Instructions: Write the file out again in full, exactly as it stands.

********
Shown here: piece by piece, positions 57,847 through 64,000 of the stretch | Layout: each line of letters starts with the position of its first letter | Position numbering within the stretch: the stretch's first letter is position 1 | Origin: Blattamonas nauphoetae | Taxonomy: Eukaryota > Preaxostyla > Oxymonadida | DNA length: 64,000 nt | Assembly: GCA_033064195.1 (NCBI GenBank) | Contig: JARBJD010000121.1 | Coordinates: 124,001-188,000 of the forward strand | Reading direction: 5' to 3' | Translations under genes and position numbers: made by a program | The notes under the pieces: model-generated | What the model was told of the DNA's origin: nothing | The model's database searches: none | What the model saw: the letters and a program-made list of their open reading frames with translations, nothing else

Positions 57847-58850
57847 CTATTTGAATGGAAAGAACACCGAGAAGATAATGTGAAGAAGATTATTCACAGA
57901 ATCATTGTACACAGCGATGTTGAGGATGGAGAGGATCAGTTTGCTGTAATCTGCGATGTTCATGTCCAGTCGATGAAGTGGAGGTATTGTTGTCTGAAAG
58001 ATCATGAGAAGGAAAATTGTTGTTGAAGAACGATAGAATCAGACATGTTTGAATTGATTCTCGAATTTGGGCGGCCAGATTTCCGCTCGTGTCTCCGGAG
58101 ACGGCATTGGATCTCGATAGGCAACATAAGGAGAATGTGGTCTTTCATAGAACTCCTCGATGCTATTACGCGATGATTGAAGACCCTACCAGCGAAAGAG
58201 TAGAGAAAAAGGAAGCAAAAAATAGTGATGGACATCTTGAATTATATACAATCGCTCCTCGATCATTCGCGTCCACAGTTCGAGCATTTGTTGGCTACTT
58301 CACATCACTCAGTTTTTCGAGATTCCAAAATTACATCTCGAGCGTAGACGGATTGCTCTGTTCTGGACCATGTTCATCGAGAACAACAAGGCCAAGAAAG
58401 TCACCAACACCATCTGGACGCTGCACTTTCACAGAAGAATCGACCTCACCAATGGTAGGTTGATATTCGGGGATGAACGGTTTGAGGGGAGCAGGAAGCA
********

Shown here: piece by piece, positions 57,847 through 64,000 of the stretch | Layout: each line of letters starts with the position of its first letter | Position numbering within the stretch: the stretch's first letter is position 1 | Origin: Blattamonas nauphoetae | Taxonomy: Eukaryota > Preaxostyla > Oxymonadida | DNA length: 64,000 nt | Assembly: GCA_033064195.1 (NCBI GenBank) | Contig: JARBJD010000121.1 | Coordinates: 124,001-188,000 of the forward strand | Reading direction: 5' to 3' | Translations under genes and position numbers: made by a program | The notes under the pieces: model-generated | What the model was told of the DNA's origin: nothing | The model's database searches: none | What the model saw: the letters and a program-made list of their open reading frames with translations, nothing else

Positions 57847-58850
57847 CTATTTGAATGGAAAGAACACCGAGAAGATAATGTGAAGAAGATTATTCACAGA
57901 ATCATTGTACACAGCGATGTTGAGGATGGAGAGGATCAGTTTGCTGTAATCTGCGATGTTCATGTCCAGTCGATGAAGTGGAGGTATTGTTGTCTGAAAG
58001 ATCATGAGAAGGAAAATTGTTGTTGAAGAACGATAGAATCAGACATGTTTGAATTGATTCTCGAATTTGGGCGGCCAGATTTCCGCTCGTGTCTCCGGAG
58101 ACGGCATTGGATCTCGATAGGCAACATAAGGAGAATGTGGTCTTTCATAGAACTCCTCGATGCTATTACGCGATGATTGAAGACCCTACCAGCGAAAGAG
58201 TAGAGAAAAAGGAAGCAAAAAATAGTGATGGACATCTTGAATTATATACAATCGCTCCTCGATCATTCGCGTCCACAGTTCGAGCATTTGTTGGCTACTT
58301 CACATCACTCAGTTTTTCGAGATTCCAAAATTACATCTCGAGCGTAGACGGATTGCTCTGTTCTGGACCATGTTCATCGAGAACAACAAGGCCAAGAAAG
58401 TCACCAACACCATCTGGACGCTGCACTTTCACAGAAGAATCGACCTCACCAATGGTAGGTTGATATTCGGGGATGAACGGTTTGAGGGGAGCAGGAAGCA